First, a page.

Have you ever wondered why you like the music that you like?
Have you found yourself being attracted to someone because of the music that they like?
Have you pined over a musician?
What kind of music do you listen to when you are sad?
And what kind of music do you listen to when you’re in love?
Have you ever felt like suddenly giving your date a kiss in the middle of a concert or a dimly-lit bar when a song you recognise starts playing?
These are the questions that led me to my masters degree thesis.
The idea of writing a thesis on the two most fascinating and important topics in my life was exciting when it first came to me. And the more I thought about it, and began to talk to people about it, the more it became clear to me that this was a topic that most everyone had at least thought about, wanted to know more about, or wanted to offer their opinion.
Music is everywhere. We first heard it, perhaps, in our mother’s womb. And later, put to slumber by our caretaker’s lullabies. We learn how to read through singing the alphabets. We hum, nod, tap our feet, often unconsciously, to a song we hear in the coffee shop, supermarkets, sung by buskers on the street.
No one can deny the power of music, nor do we want to. Beethoven’s Moonlight Sonata can bring a baby to tears. Music teaches us how to feel before we can even understand what feeling is. Some people can be so emotionally impacted by music, they choose to avoid listening to it altogether. In his book “Musicophilia” (2007), Oliver Sack offered a story of Freud being “indifferent” to music, of possibly despising it, or perhaps, more accurately, of him being so vulnerable to it that he avoided it for fear of its power in “clouding his mind”.
Music has the power to move us, physically and emotionally. Music can bring us back to the day of our first kiss in a split second. Music can make the person in front of us appear more attractive (and it can also do the opposite).
In my search for answers to the above questions, a few things stood out.
You may want to pay attention to these.
Music evokes emotions which can motivate romantic behaviours.
There is scientific evidence that showed people rate their conversation partners as more desirable when romantic music is played in the background. With romantic music playing in the background, people are also more likely to give out their phone numbers to strangers, purchase more flowers in a flower shop, and rate a photograph of a stranger as more attractive. Certain music was also found to objectively impact sexual arousal in men.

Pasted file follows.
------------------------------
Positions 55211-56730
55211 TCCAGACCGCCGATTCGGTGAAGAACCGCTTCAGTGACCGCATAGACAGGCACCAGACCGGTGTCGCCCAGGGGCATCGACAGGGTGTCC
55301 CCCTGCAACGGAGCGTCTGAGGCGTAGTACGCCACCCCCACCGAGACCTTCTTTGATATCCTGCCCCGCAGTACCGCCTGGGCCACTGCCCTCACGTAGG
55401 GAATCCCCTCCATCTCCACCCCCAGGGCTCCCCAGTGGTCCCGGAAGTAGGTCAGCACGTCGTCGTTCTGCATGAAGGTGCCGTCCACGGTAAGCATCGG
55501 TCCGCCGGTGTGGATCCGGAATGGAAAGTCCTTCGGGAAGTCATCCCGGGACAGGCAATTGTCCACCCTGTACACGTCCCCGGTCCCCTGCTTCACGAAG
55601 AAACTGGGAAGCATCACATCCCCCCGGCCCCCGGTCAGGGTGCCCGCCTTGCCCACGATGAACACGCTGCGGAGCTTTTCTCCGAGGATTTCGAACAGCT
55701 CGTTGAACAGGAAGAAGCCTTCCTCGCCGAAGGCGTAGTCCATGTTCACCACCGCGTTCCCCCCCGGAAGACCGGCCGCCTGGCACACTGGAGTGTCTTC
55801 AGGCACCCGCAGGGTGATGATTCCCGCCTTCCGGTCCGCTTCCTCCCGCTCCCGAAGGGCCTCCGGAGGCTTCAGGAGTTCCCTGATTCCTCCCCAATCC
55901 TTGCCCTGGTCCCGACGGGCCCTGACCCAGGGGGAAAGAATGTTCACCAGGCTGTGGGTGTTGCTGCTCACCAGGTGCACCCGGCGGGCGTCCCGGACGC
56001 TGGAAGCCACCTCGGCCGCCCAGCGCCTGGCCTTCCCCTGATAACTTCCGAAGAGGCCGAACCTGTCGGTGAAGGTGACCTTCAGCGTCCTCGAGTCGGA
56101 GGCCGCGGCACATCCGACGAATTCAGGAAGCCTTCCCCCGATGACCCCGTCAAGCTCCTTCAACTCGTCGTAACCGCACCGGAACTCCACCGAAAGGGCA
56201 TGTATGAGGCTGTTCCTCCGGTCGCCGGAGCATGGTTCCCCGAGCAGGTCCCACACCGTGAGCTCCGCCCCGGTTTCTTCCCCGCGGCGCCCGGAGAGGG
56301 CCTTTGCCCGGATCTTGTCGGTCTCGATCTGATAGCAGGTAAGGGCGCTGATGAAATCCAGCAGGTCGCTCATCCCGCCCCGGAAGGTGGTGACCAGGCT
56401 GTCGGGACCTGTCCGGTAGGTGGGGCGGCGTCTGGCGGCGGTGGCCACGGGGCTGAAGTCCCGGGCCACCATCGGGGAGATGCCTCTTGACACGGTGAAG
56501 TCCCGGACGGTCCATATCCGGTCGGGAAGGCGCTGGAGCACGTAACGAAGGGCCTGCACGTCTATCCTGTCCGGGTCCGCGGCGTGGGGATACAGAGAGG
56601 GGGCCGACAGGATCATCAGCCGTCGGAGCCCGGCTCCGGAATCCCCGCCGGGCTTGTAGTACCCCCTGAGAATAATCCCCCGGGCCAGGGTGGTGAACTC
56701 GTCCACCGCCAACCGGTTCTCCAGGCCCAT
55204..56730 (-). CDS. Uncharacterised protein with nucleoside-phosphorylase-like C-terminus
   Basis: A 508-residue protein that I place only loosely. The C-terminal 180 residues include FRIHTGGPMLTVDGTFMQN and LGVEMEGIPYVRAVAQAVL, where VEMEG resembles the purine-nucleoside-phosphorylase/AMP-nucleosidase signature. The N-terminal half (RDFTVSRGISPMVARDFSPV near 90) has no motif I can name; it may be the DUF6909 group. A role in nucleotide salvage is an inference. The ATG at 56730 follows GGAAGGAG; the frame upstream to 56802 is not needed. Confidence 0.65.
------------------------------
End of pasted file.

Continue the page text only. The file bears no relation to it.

The music we listen to influences the type of people we are attracted to.
Stereotypes exist on many platforms, including music. Studies found that people who like classical music are perceived to be “sophisticated” and “educated”, whilst people who like heavy metal are less so. We are also more likely to be attracted to those who like similar music as we associate them to the same qualities and values as the ones we possess. A recent study found that people who like a variety of musical genres are also more likely to be open-minded, therefore, may be more outgoing and engaging in conversations.
Engaging in joint musical activities fosters connection.
Research found that neurohormonal changes happen when we engage in joint musical activities. Our brain produces oxytocin, dopamine, and endorphin, when we dance or sing together, facilitating instant connection to the person we are with.
Lyrical content influences our expectations and accepted behaviours (norms) in romantic relationships.
Some studies revealed a trend in the lyrical content of love songs in the last five decades, which is correlated with a shift in attitudes and behaviours in young adults on sexual norms. There’s a correlation between people’s sexual behaviors, perception of monogamous relationships, expectations of heartbreaks, gender roles, and their listening habits (musical preference and music-related lifestyle).
Have you ever given a thought to how your beliefs about love may be influenced by the music you listen to?
In truth, we may never fully understand why music holds so much power (or not) on our emotions and physical responses. Perhaps music is one of life’s mysteries which makes the human experience all the more fascinating and enriching. Something that science can yet explain.